The energy giant said its oil and gas assets were worth less, a move reflecting broad changes in the industry.
BP sent a signal to investors Monday that the economic shock of the pandemic would reverberate for years, and less gas and oil would probably be needed in the future.
The London-based oil giant told shareholders the company expected to write down as much as US$17.5 billion of its oil and gas holdings in its next quarterly report.
The write-downs are an acknowledgment that the oil and gas fields on BP's books are not worth as much as they used to be and will probably stay that way for the foreseeable future. The move reflects broad changes in the energy industry as companies adjust to a new environment.
"Everywhere I have been — inside BP, as well as outside — I have come away with one inescapable conclusion," Bernard Looney, the chief executive, said in a speech in February. "We have got to change."
Since then, the coronavirus pandemic has caused steep declines in demand and prices for oil and gas that could linger for years. In addition, governments, consumers and investors are increasing pressure, especially in Europe, for oil companies to curb the greenhouse gas emissions produced by their fossil fuels.
With the write-down, which could amount to as much as 12 per cent of the previous book value of the oil and gas assets, Looney, 49, is preparing the company for a future in which it will produce less fossil fuel than previously expected. It is likely to be the largest write-down since 2010, when the company recorded a US$32 billion hit related to the Deepwater Horizon disaster in the Gulf of Mexico.
In past years, companies rushed to acquire oil and gas fields and bring the crude or natural gas to market. Now, analysts say, investors are skeptical of all but the most profitable investments in fossil fuels because it is not clear that there will be demand for them — especially as many governments strive to meet the requirements of the 2015 Paris agreement on global warming.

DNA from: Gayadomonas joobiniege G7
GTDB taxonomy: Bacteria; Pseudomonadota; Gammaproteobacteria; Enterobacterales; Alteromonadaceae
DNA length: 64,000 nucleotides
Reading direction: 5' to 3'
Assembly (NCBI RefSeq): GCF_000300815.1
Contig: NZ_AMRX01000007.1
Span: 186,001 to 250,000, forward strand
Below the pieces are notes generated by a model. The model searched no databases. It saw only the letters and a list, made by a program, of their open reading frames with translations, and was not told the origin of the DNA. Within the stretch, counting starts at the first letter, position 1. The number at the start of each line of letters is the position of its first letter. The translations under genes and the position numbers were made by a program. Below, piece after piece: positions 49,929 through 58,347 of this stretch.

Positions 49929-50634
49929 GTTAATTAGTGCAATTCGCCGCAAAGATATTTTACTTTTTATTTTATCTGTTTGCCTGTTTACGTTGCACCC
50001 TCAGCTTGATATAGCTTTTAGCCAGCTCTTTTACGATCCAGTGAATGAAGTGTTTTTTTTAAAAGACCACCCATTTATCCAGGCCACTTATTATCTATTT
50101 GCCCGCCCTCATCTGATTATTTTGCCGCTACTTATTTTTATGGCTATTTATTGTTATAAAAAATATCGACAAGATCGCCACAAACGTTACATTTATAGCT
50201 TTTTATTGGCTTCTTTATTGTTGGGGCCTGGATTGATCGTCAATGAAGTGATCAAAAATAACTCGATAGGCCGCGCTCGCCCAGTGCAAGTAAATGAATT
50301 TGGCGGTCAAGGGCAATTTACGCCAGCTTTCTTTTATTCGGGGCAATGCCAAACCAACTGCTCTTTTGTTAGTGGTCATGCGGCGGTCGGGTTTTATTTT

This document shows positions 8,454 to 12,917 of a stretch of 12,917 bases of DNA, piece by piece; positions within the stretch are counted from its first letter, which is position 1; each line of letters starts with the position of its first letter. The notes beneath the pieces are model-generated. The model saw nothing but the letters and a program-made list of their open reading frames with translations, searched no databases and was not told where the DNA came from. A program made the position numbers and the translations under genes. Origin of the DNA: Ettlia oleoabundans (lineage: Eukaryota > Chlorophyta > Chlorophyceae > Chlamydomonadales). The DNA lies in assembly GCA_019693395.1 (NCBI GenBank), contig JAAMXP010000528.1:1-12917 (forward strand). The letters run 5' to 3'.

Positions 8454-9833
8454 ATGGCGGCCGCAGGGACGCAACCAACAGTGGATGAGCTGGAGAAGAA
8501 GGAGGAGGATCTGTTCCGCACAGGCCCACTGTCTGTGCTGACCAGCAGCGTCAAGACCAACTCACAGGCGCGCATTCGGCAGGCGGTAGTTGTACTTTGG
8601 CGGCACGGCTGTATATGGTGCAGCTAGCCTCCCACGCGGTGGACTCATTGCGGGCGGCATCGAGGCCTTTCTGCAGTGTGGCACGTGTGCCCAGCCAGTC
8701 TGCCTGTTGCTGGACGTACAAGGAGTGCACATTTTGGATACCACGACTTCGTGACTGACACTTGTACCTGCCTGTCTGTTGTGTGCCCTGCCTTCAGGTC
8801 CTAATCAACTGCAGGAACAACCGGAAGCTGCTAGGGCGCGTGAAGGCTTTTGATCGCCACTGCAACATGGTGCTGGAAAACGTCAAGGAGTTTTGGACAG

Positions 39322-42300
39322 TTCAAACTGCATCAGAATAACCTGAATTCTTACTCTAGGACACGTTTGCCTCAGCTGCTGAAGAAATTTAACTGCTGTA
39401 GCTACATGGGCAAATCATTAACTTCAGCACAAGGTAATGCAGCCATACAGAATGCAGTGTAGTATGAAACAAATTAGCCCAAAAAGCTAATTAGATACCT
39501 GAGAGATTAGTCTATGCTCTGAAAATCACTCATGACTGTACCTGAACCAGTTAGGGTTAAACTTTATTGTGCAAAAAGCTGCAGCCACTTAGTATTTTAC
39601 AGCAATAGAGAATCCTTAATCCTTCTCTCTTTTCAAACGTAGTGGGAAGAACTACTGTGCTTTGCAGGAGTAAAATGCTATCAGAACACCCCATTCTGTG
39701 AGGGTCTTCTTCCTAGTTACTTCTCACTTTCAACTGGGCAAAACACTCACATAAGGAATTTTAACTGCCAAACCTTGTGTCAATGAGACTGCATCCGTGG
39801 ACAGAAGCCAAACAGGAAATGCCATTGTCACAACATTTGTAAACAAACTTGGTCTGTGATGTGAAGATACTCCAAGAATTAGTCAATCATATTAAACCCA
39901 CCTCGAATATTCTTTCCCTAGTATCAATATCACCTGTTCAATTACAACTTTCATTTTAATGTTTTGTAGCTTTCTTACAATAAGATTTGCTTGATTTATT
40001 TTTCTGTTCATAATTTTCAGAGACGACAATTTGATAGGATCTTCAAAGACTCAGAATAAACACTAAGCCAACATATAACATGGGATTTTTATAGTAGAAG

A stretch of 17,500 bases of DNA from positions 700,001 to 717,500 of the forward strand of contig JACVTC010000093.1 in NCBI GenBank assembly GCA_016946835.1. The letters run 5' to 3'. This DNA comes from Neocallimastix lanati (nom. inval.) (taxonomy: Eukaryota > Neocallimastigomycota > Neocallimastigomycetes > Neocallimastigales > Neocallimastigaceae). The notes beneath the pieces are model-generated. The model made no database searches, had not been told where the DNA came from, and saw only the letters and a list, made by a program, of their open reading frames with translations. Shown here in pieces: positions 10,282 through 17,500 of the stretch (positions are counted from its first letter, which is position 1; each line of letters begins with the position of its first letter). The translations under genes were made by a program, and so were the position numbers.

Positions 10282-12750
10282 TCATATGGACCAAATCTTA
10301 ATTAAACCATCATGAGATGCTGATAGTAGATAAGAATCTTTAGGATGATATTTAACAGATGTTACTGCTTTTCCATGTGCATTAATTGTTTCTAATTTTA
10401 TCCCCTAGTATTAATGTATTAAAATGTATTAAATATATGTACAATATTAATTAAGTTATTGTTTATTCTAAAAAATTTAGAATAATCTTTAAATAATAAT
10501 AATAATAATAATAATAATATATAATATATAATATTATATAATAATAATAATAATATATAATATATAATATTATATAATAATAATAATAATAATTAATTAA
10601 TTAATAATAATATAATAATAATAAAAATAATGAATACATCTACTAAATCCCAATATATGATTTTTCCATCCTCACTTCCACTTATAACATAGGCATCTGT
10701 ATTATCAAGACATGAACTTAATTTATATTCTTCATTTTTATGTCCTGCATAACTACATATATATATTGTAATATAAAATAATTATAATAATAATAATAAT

"It is very clear that most energy companies are going to look very different in quite short order," said Stuart Joyner, an analyst at Redburn, a market research firm. "The market will not pay for huge amounts of growth from these companies."
Looney, an Irish citizen who was head of BP's oil and gas exploration and production unit before moving into the top role, has been focusing on these issues. Promptly after becoming chief executive in February, he pledged to bring the London giant's carbon emissions to net zero by 2050 or sooner and embarked on a sweeping reorganisation to aid this quest.
The darker economic environment caused by the pandemic, he said in an email to employees June 8, "is driving us to move faster — and perhaps go deeper at this stage than we originally intended." The makeover is now expected to lead to the loss of 10,000 jobs, or nearly 15 per cent of the workforce.
The write-downs are being taken for two reasons. BP has cut its long-term expectations of oil and gas prices by about 30%, to $55 a barrel for oil, a move that reduces the value of its assets. The company is also writing off resources in places like the Gulf of Mexico and Canada that it has on its books but may decide not to develop over the coming decades.
"BP is already getting to grips with the idea that" its oil and gas fields are worth less than it recently believed, said Luke Parker, an analyst at Wood Mackenzie, a market research firm. "Indeed, some of them are worth nothing."
Oil companies periodically review their businesses, leading to write-downs. In December, before the pandemic, Chevron took a US$10.4 billion write-down, mostly for natural gas properties amid a glut. Analysts at Bernstein, a market research firm, said in a note Monday that BP's charges were the largest among major European oil companies in a decade.
Analysts said the US$70-a-barrel price that BP was using looked increasingly unrealistic and was higher than that of other major oil producers in Europe. Analysts at Barclays wrote in a note to clients Monday that BP's new pricing assumption was the lowest among a group of European oil giants including Royal Dutch Shell and French company Total. BP's move could put pressure on rivals to take similar steps.
Still, analysts at Morgan Stanley said Monday that BP's US$55-a-barrel price assumption might turn out to be "optimistic" because that level would encourage increased shale drilling in the United States, which could further depress prices.
Looney said in a statement that he was "confident that these difficult decisions" would better enable the company to compete as the energy industry changed. Several analysts, however, speculated that BP was likely to cut its dividend, a key consideration for investors.
Written by: Stanley Reed
Photographs by: Demetrius Freeman
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